Tragedy in the Netherlands


THE century from 1555 to 1648 had seen the heroic defense of the Netherlands against the world-embracing empire of Spain; the period from 1648 to 1715 saw the magnificent defense of the Dutch Republic against the swelling navy of England and the unprecedented armies of France. In each case the tiny state maintained itself with a courage and success that claim a high place in history. And amid these burdens and assaults it continued its development of commerce, science, and art; its cities offered havens of refuge to harassed thought; and its republican institutions flung an inspiring challenge to encompassing and powerful monarchies.


The southern or Spanish Netherlands continued till 1713 under Spanish rule. Their ethnically diverse peoples were overwhelmingly Catholic, and they preferred to be subject to a distant and weakened Spain rather than to the Protestants north of them, or to a neighboring France that threatened at any moment to engulf them. The Peace of the Pyrenees (1659) gave most of Artois to France; the Peace of Aix-la-Chapelle (1668) gave her Douai and Tournai; the Peace of Nijmegen (1678) gave her Valenciennes, Maubeuge, Cambrai, St.-Omer, and Ypres. And the Dutch Republic was as merciless as the French monarchy. By the Treaty of Westphalia (1648) Spain, eager to free its armies for continued war with France, not only ceded to the United Provinces the districts that they had captured in Flanders, Limburg, and Brabant, but agreed that the River Scheldt should be closed to foreign trade. This stifling humiliation crippled Antwerp and the whole economy of the Spanish Netherlands. La politique n’a pas d’entrailles.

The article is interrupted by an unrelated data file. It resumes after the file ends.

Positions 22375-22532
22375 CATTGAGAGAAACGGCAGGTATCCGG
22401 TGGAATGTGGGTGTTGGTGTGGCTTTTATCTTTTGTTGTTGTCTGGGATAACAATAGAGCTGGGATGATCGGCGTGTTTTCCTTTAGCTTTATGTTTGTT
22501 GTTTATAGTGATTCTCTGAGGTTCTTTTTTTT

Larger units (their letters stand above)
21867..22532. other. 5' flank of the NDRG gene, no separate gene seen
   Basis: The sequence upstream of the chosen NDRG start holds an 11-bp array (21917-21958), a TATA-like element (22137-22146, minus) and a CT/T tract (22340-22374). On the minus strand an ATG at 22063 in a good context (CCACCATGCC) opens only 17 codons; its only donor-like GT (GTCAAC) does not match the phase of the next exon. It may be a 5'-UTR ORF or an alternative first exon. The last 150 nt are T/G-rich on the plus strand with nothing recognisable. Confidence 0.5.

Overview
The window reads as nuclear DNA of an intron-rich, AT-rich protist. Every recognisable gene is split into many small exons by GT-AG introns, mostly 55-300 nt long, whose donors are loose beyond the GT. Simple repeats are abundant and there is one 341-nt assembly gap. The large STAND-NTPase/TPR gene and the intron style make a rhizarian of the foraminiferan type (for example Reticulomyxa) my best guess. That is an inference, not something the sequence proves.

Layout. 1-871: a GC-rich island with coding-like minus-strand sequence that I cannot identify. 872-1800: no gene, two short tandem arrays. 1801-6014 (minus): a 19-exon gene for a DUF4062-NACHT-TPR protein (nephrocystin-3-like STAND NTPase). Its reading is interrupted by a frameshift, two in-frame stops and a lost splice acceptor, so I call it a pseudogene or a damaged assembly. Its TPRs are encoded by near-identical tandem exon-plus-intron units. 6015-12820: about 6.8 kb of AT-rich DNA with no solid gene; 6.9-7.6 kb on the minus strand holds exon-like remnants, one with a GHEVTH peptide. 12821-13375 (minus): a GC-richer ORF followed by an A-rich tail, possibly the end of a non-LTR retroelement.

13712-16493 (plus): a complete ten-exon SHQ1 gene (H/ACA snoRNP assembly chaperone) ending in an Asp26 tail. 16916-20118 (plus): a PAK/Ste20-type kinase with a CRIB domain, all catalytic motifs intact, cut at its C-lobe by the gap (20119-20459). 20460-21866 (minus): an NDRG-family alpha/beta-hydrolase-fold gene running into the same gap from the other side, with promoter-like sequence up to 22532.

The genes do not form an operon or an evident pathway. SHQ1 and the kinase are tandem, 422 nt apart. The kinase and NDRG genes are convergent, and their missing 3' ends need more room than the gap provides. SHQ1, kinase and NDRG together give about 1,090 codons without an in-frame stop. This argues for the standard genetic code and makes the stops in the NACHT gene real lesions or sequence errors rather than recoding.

Within such hostile walls what we now call Belgium cherished its traditional culture, welcomed the Jesuits, and followed the intellectual lead of Louvain. When the French bombarded Brussels (1695) a large section of the city was turned into debris; all the lovely architecture of the Grand’ Place was destroyed except a guild hall and the noble Hôtel de Ville. The Maison du Roi (in which the royal address was read to the States-General) was rebuilt in ornate Gothic (1696); this and the Hôtel de Ville are among the most beautiful structures in Europe today. Sculptors lavished their art in adorning the façades of churches and civic buildings, and the pulpits, confessionals, and tombs in church interiors. Brussels continued to make fine tapestries. 1

Flemish painting declined sharply after Rubens and Vandyck, as if those two lives had exhausted the pictorial genius of a century. The rise of France in art and wealth drew many Flemish painters, like Philippe de Champaigne. A greater man, David Teniers the Younger, stayed. Taught by his father, he became a “master” in the Guild of St. Luke by the age of twenty-three; and four years later (1637) he sealed his success by marrying Anne, daughter of Jan “Velvet” Brueghel and ward of Rubens himself. In 1651 the Archduke Leopold William summoned him from Antwerp to Brussels to be court painter and curator of the royal museum; one of Teniers’ canvases shows the Archduke and himself among the pictures of this gallery. 2 He painted with reluctant skill old themes likeThe Prodigal Son3 and The Temptation of St. Anthony, 4 but like his Dutch contemporaries he preferred to catch within small frames the life of the peasantry, not reducing the peasantry to brutes as in Pieter Brueghel, but joining with them in their recreations and festivals. He showed himself acquainted in detail with the Interior of a Cabaret, 5 but he could also paint rural landscapes transfigured by an ever-changing sky. He loved light as Rembrandt loved shade, and he caught it on his brush with a sensitive delicacy that has not been surpassed.

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